If you are a reader of Greek mythology, then you are probably familiar with Narcissus. He was a hunter of exceptional beauty that he died because he was unable to leave a pool after falling in love with his own reflection. That’s why I keep myself away from pools these days (kidding).

In mathematics, he has kins by the name of *narcissistic numbers* — numbers that can’t get enough of themselves. In particular, they are numbers that are the sum of their digits when raised to the power of the number of digits.

For example, 371 is a narcissistic number; it has three digits, and if we cube each digits 3^{3} + 7^{3} + 1^{3} the sum is 371. Other 3-digit narcissistic numbers are

153 = 1^{3} + 5^{3} + 3^{3}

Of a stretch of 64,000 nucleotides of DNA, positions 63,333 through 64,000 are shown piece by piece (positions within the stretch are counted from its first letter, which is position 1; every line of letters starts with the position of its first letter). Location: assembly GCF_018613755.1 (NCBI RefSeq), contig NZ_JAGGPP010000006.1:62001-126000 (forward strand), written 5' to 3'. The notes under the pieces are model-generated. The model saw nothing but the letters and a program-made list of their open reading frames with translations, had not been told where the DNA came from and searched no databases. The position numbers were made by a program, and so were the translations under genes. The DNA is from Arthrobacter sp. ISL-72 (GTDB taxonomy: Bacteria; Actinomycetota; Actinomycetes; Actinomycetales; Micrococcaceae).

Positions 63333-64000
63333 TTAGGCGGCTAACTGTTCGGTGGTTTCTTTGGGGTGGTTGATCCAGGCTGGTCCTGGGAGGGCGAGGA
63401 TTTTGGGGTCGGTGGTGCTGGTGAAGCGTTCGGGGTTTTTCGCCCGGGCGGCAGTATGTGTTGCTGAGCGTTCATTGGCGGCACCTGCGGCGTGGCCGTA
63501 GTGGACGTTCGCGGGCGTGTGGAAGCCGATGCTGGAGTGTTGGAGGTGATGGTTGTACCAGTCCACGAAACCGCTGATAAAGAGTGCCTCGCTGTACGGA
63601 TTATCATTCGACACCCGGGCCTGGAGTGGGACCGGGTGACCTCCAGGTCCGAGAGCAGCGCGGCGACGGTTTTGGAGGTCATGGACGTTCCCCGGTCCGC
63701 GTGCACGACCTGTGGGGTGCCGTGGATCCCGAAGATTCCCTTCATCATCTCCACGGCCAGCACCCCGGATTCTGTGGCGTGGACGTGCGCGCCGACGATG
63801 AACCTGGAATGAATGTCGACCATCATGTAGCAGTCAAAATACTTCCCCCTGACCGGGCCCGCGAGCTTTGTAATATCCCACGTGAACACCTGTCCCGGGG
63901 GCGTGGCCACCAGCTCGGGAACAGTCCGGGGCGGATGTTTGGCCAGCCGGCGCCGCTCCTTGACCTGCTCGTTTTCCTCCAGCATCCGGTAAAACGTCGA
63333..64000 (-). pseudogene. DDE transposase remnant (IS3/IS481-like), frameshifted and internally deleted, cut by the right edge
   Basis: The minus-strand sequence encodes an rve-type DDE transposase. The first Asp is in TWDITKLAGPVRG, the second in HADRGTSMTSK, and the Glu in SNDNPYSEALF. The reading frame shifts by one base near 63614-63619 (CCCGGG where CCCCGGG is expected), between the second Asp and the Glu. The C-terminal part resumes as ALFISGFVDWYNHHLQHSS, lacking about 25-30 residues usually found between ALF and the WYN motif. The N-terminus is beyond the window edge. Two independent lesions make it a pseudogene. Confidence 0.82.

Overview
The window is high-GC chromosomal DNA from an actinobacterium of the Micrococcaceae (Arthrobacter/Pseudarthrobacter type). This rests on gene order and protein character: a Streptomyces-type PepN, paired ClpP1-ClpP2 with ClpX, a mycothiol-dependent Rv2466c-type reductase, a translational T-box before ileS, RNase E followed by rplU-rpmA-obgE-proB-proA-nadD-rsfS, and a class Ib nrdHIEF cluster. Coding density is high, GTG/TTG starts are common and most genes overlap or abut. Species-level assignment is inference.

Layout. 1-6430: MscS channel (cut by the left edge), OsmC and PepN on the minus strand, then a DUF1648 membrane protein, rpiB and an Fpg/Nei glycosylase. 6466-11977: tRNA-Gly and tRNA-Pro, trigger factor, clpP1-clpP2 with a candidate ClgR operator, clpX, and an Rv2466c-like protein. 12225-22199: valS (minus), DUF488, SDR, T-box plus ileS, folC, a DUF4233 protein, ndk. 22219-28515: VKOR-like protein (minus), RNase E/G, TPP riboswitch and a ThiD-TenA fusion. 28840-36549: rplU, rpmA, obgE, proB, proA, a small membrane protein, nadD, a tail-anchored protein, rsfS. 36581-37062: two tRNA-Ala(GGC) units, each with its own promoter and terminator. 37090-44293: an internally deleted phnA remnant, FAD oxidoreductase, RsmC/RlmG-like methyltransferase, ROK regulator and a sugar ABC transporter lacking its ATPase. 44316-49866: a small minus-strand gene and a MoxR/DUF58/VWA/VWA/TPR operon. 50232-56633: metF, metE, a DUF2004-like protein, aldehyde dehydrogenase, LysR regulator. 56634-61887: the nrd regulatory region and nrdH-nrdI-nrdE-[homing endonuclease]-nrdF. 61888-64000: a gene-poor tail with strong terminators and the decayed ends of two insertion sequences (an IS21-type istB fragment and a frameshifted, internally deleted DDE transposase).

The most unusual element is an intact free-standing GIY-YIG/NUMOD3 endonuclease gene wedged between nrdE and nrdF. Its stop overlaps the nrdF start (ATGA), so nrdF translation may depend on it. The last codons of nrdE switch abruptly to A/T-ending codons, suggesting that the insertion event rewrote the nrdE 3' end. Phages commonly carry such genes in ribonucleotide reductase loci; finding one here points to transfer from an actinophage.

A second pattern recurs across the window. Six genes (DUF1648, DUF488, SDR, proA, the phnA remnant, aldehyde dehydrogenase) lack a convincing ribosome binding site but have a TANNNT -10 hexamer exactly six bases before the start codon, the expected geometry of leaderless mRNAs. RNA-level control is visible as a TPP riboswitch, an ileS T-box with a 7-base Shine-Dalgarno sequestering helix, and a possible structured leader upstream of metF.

370 = 3^{3} + 7^{3} + 0^{3}

407 = 4^{3} + 0^{3} + 7^{3}.

There are also 4-digit narcissistic numbers, some of which are 1634, 8208, 9474 since

1634 = 1^{4}+6^{4}+3^{4}+4^{4}

8208 = 8^{4}+2^{4}+0^{4}+8^{4}

9474 = 9^{4}+4^{4}+7^{4}+4^{4}

It has been proven that there are only 88 narcissistic numbers (in the decimal system) and that the largest of which is

115,132,219,018,763,992,565,095,597,973,971,522,401

has 39 digits.

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153 is the smallest narcissistic number, and there is only one narcissistic number, whose digits are all raised to the power of 6. Read more: http://www.glennwestmore.com.au/narcissistic-numbers/